So if you start developing symptoms that resemble COVID-19 infection ( e.g high fever, cough, trouble breathing), immediately call your local COVID 19 response hotline and request to be tested. Alternatively, simply see your doctor, who will evaluate you to see whether you qualify to be tested for COVID 19. Don’t resort to searching online for some quick home testing kits because there is none!
Regular readers of Contra Health Scam know that the bulk of the health scams being exposed here are programs or supplements claiming to be ‘natural’ remedies of various health conditions. It is inevitable that some scammer will begin selling some product or supplement claiming that it can at least protect you from the coronavirus pandemic. In fact, last month, the FBI arrested an actor for selling what he claimed will cure your coronavirus infection ‘in 3 days’. He’s now facing 20 years in jail for wire fraud.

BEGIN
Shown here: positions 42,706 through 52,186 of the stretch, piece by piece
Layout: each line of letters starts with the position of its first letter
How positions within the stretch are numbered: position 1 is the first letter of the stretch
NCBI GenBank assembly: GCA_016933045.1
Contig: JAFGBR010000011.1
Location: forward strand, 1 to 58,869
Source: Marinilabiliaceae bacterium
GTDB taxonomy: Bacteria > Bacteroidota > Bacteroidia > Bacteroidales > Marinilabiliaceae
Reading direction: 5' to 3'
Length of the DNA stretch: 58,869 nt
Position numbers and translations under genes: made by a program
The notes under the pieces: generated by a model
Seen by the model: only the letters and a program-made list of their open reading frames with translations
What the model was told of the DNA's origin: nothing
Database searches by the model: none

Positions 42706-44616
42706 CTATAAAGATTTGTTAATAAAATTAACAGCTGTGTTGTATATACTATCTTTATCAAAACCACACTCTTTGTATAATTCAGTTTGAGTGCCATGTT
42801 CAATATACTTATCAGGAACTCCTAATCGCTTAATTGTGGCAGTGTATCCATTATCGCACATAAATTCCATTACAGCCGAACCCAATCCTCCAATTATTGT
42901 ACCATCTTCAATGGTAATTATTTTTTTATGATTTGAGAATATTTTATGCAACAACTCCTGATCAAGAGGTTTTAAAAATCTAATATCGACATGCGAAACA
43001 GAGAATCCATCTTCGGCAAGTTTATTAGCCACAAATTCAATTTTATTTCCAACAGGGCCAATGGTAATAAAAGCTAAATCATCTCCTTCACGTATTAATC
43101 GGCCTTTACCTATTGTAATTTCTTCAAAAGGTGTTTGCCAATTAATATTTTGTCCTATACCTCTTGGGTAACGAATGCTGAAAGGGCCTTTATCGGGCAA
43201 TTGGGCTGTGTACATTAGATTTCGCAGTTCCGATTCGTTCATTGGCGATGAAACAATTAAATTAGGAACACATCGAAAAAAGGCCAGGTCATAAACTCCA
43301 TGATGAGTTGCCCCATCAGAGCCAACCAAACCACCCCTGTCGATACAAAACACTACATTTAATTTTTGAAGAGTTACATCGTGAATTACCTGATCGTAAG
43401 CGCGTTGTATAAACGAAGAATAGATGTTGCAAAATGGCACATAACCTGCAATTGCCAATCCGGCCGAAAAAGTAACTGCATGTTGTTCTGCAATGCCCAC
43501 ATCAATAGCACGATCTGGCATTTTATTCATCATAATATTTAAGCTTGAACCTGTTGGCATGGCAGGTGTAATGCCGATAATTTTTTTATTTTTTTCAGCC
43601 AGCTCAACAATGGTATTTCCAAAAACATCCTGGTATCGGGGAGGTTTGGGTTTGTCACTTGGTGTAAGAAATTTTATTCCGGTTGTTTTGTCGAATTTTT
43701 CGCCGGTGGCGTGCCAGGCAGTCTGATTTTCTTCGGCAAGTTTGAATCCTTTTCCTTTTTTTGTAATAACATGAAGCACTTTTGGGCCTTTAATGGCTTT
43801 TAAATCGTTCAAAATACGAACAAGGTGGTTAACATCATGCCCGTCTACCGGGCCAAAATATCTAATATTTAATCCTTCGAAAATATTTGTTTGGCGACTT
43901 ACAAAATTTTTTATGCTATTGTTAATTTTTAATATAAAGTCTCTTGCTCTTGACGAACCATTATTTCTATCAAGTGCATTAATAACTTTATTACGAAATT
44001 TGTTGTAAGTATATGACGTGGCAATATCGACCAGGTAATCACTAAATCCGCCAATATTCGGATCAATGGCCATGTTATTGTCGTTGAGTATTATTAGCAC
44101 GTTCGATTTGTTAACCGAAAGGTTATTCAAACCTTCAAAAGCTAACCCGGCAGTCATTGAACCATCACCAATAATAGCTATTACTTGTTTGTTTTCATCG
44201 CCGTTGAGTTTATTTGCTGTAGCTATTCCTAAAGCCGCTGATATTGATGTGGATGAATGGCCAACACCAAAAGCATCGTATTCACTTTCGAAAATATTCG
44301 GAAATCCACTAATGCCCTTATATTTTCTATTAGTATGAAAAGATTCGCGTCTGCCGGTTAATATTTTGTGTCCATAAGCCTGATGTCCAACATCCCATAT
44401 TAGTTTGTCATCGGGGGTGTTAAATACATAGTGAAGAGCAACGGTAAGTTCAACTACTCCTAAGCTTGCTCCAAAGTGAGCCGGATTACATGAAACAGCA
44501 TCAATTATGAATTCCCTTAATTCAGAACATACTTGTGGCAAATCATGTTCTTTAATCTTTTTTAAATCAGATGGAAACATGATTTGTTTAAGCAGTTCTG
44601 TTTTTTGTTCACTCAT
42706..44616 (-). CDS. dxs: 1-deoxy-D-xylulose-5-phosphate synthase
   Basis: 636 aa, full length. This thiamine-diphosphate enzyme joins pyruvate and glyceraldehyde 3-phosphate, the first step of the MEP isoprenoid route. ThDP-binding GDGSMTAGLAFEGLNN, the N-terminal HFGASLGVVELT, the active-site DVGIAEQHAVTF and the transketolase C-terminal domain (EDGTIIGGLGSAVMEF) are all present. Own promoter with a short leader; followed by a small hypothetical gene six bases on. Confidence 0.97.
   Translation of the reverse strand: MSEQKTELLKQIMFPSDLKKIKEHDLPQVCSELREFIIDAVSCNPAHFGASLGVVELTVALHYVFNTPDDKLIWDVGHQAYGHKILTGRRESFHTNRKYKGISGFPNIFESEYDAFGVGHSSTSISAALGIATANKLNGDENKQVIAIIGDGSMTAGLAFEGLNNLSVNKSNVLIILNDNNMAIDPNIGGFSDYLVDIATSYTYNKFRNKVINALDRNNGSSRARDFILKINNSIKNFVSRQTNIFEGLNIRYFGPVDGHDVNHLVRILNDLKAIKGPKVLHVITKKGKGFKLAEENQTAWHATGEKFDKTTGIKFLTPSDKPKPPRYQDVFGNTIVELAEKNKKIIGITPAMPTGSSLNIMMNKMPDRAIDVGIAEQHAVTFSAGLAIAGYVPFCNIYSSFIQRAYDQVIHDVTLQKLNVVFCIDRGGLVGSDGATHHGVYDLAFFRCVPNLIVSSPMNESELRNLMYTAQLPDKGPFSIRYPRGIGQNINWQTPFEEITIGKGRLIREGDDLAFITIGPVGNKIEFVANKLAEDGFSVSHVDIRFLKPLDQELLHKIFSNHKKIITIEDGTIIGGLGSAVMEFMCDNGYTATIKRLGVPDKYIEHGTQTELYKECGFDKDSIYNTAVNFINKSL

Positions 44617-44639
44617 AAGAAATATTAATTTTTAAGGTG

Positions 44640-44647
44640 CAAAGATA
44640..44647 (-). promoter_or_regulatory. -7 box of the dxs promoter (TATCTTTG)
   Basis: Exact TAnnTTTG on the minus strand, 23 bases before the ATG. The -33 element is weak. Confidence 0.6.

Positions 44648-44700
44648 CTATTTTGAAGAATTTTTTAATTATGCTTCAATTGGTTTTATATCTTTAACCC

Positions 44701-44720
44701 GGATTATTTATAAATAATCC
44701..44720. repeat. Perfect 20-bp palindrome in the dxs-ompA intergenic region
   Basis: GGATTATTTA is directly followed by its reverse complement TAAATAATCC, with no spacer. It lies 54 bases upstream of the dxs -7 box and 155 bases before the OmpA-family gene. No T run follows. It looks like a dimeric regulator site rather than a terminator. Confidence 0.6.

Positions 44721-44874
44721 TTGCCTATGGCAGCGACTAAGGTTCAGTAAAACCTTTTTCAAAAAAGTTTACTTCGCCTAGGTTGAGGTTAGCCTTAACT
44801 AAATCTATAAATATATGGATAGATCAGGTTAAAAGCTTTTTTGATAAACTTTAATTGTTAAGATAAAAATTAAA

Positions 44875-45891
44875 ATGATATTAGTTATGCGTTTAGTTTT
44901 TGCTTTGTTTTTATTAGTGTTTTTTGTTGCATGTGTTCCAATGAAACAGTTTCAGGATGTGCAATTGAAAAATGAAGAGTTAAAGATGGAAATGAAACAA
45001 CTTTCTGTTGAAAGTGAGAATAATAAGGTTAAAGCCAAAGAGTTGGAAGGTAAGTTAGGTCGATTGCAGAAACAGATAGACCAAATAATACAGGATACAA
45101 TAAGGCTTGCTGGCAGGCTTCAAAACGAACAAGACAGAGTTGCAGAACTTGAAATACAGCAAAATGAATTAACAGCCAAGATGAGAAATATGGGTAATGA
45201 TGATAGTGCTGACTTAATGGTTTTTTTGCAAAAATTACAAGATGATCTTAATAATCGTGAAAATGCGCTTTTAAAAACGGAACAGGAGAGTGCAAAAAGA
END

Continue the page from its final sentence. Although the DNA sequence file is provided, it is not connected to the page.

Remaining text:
Also, a Nigerian state governor who tested positive for coronavirus earlier this month, reportedly claimed that he cured himself using only Vitamin C, Blackseed oil and honey. Now while this may be true, the fact remains that some scammer will exploit this claim to sell some form of ‘natural’ cure for coronavirus infection. However, you should not fall for it! As I’ve exposed many times – read this Arctic Blast review for example – most of these scams end up using these ingredients in their ads and not in the actual product. Even at that, you’ll discover other serious red flags as a scam is a scam no matter how hard they try to hide it!